One of the wonderful things about this time of year is the abundance of wild fruits in our fields and hedgerows. We’re all familiar with blackberries of course, but other jewels include sloes, hawberries, and elderberries.

Lots of us know the fragrant flowers of the elder tree and use them to make elderflower champagne, cordial, and fritters – or just enjoy them as elderflower pressé. Now those creamy frothy flowers have faded and the trees are laden with clusters of glistening dark berries. There are plenty of elder trees in cities and parks as well as the countryside, so you won’t have to hike for miles or scramble through hedges to find one!

Like the flowers, elderberries have lots of culinary uses. They can be used to make jams, wine, fruit pies, and hot drinks.

Elderberries have wonderful medicinal properties too and are one of Mother Nature’s best immunity boosters. Rich in vitamins A and C, they relieve sore throats and catarrh and can ward off colds and flu.

Nature expert Glennie Kindred says the elder tree helps release stuck emotional energy, brings clarity, eases worries, and helps us move through cycles of transition and endings towards new beginnings. The elder is a tree strongly associated with folklore. It was known as the Witches Tree, connected to the energy of the Crone or grandmother, and was feared as well as respected. It was thought witches could turn themselves into elders – so always ask an elder tree permission before you pick her berries!


Here Frank shares simple elderberry recipes by Glennie Kindred for boosting your immune system.

Caution: These recipes are for use with the European Elder (Sambucus nigra), not the American Elder (Sambucus canadensis), which can be poisonous. Do not eat elderberries raw.

Elderberry Tincture

An excellent immune-system booster and very effective in throwing off sore throats, congestion, coughs, colds, and flu: Fill a dark glass jar with elderberries, stripped with your fingers from the mesh of stalks. Cover with vodka or brandy. Shake every day for a month and then strain through muslin, squeezing the juice out of the berries and store in clean dark bottles and label.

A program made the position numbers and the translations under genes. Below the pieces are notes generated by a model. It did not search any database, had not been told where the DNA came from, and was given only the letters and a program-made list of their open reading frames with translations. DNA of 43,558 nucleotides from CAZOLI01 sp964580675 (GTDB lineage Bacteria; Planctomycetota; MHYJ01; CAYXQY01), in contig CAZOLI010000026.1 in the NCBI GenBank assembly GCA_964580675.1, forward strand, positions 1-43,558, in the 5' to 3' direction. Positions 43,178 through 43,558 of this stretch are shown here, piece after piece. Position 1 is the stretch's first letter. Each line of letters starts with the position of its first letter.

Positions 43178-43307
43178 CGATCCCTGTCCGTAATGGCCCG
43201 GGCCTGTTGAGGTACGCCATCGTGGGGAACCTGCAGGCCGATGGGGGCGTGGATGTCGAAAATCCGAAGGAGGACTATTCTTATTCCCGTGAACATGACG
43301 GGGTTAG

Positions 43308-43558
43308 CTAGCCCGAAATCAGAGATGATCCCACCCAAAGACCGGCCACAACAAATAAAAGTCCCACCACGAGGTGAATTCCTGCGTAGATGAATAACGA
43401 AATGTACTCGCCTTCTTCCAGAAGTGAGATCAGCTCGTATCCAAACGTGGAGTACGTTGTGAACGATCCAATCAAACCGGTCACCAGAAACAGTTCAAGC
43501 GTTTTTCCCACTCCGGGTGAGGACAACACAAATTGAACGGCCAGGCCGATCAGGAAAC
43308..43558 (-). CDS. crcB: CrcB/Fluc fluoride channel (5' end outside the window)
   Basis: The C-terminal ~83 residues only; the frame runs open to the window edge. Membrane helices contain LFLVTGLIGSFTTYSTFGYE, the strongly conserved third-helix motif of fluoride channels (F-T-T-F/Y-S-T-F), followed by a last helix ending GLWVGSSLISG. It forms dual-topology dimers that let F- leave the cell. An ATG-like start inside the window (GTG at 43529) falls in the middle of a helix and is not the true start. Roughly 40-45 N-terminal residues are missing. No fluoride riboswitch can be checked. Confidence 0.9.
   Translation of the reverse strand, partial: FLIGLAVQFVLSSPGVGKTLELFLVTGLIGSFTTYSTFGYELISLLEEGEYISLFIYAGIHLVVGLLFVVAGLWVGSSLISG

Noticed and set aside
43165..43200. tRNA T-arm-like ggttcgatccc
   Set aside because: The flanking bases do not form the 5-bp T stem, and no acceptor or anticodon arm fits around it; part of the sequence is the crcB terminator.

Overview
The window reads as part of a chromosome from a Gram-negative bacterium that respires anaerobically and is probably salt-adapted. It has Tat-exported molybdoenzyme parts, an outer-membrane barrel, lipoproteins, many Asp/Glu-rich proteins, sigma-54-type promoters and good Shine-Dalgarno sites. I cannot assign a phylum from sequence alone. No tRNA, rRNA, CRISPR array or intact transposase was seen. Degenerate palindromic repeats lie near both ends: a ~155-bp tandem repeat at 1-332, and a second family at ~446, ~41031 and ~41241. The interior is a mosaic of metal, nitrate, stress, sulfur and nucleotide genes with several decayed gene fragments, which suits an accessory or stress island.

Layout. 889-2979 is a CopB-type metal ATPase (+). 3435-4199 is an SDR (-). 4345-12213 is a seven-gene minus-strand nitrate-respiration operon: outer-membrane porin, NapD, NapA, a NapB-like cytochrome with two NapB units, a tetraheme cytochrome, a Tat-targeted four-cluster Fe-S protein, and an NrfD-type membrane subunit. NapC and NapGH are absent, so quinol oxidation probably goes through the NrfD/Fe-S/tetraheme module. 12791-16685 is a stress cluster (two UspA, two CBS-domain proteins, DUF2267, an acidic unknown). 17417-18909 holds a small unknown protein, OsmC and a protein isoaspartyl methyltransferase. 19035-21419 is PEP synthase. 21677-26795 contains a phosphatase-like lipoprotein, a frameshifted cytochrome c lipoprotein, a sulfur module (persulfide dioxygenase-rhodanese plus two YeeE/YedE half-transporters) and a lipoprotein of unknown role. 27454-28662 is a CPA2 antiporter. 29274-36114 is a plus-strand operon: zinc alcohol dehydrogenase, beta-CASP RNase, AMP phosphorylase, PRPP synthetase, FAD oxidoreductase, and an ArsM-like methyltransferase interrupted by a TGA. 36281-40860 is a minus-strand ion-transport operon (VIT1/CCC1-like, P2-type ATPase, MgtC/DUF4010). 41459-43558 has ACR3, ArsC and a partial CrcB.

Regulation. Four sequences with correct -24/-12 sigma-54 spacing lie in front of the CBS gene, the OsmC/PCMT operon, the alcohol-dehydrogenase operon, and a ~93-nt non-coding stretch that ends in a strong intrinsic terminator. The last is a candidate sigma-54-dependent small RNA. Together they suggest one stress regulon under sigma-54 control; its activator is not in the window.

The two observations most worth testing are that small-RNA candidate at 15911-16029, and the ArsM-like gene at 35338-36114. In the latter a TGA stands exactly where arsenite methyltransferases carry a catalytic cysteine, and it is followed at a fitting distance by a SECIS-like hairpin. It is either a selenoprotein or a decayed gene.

Take half to one teaspoon, three times a day.

Elderberry Syrup

Highly prized and praised, and well worth making! It does the same job as the tincture but without the alcohol, so it is good for children.

Strip elderberries into a large pan. Add a cinnamon stick, chopped lemons, a few star anise, cloves, allspice, and some slices of ginger. Be intuitive with these! Stir it up and let the mixture stand overnight. The next day, warm it gently on a really low heat, bringing it up to boiling, and letting the juices flow. Then when cool, strain through muslin or a clean cotton pillowcase, squeezing all the juices out. Measure the liquid. You will need the same amount of clear honey as liquid. Return to a clean pan. Heat gently and when hot but not boiling, stir in the honey and when it has completely dissolved, pour into warmed dark bottles and label.

The dose is the same as for the tincture.

It is particularly good for coughs and sore throats and as a preventative.

It can also be used as a warming and healing cordial by adding hot water.

Once opened it needs to be kept in the fridge, otherwise unopened it will last for a year until you are ready to make your next batch!


Glennie Kindred

Find out more about Glennie here.


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